Not to be confused with spondylosis or spondylolisthesis.

Spondylolysis is a defect in the pars interarticularis of a vertebra. The great majority of cases occur in the lowest of the lumbar vertebrae (L5), but spondylolysis may also occur in the other lumbar vertebrae, as well as in the thoracic vertebrae.

Spondylolysis occurs in three to six percent of the population.


It is typically caused by stress fracture of the bone, and is associated with certain activities, such as dance, weight lifting and gymnastics. It has been proposed that the pars interarticularis is especially vulnerable when the spine is in an extended position, and a force suddenly presses the vertebrae together, such as when landing on ones feet after a hop. This pressure acts like a nutcracker on the pars interarticularis and can fracture it in susceptible individuals.

Spondylolysis also runs in families and is more prevalent in some populations, suggesting a hereditary component such as a tendency toward thin vertebral bone.

Spondylolysis is the most common cause of spondylolisthesis in pediatric patients. In the older population, degenerative disc disease commonly leads to spondylolisthesis without spondylolysis; in these instances, the spinal canal gets narrowed because the spinolaminar arch at one level slides forward on the lower level effectively flattening the canal. The hereditary factor mentioned above is quite notable, since the frequency of spondylolisthesis in Eskimos is 30–50%.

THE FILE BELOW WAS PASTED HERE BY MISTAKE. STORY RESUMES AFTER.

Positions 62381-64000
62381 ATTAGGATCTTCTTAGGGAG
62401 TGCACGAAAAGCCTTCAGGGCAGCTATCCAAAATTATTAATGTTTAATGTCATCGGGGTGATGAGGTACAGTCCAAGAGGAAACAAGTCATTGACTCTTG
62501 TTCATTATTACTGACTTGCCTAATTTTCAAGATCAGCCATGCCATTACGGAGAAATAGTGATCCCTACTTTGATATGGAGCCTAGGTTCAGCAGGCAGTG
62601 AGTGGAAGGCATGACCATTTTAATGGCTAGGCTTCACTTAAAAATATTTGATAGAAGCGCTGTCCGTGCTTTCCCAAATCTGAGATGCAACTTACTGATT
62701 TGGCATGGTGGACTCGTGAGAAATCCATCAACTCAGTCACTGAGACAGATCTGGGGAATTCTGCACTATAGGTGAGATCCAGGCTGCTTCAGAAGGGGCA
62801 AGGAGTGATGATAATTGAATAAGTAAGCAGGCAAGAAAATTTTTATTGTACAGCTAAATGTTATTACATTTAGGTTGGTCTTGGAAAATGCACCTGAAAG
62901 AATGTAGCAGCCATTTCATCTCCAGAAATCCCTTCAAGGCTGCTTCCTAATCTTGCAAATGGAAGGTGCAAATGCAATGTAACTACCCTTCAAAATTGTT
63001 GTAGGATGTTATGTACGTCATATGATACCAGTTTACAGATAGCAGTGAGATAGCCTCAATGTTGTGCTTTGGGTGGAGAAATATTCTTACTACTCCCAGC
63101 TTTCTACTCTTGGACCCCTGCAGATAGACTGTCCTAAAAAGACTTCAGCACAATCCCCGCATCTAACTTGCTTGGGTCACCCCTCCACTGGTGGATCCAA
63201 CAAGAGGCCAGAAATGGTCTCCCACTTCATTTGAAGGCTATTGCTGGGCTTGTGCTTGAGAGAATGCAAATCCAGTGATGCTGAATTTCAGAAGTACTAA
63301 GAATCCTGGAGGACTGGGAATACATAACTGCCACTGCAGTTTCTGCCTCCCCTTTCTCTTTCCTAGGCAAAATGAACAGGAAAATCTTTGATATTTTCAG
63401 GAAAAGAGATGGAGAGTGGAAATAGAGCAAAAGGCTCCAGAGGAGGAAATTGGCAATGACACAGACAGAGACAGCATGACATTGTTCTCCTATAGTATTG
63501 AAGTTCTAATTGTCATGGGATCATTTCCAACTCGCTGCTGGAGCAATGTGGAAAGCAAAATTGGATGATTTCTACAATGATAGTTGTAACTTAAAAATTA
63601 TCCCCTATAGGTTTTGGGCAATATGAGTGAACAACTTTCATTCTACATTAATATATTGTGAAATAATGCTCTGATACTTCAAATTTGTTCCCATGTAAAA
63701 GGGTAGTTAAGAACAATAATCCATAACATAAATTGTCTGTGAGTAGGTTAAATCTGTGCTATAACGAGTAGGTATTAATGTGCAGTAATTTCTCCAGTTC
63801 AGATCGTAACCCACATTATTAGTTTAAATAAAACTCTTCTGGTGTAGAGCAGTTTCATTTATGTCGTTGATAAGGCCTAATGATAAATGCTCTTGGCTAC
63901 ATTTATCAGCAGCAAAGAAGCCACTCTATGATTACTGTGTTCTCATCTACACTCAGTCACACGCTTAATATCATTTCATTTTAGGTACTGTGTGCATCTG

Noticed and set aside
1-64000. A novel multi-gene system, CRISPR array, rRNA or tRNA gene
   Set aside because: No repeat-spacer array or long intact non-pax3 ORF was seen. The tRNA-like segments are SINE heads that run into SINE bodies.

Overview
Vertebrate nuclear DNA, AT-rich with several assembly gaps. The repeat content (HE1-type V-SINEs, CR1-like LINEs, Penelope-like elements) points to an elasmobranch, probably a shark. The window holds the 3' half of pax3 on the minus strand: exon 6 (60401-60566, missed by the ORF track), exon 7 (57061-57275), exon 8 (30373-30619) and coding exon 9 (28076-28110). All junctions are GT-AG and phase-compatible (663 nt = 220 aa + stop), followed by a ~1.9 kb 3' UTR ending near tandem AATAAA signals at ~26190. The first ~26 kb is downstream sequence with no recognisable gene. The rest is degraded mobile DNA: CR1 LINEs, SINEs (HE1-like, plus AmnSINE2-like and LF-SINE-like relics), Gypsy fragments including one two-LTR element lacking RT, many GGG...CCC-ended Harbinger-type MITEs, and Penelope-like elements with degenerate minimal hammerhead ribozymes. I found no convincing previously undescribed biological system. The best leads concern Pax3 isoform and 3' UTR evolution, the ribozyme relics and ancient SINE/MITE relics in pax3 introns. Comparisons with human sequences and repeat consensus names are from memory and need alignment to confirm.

The defect is seen in the oblique lumbar radiograph. Image of Pars Defect An oblique x-ray of the lumbar spine shows what appears to be a "scotty dog" first described by Lachapelle. The nose of the dog is the costal/transverse process; the ear, the superior facet; the neck, the pars interarticularis; the collar, the pars defect (dark on x-ray); the eye, the pedicle seen end on; the body, the lamina; the hindefoot, the spinous process; the tail if pointing straight up=opp. superior articular facet and if pointing horizontally is the transverse process of the opposite side; and the forefoot, the inferior articular process Image with Pars Defect outlined and fracture marked with arrow Image of a spine with the Scotty defect and no fracture


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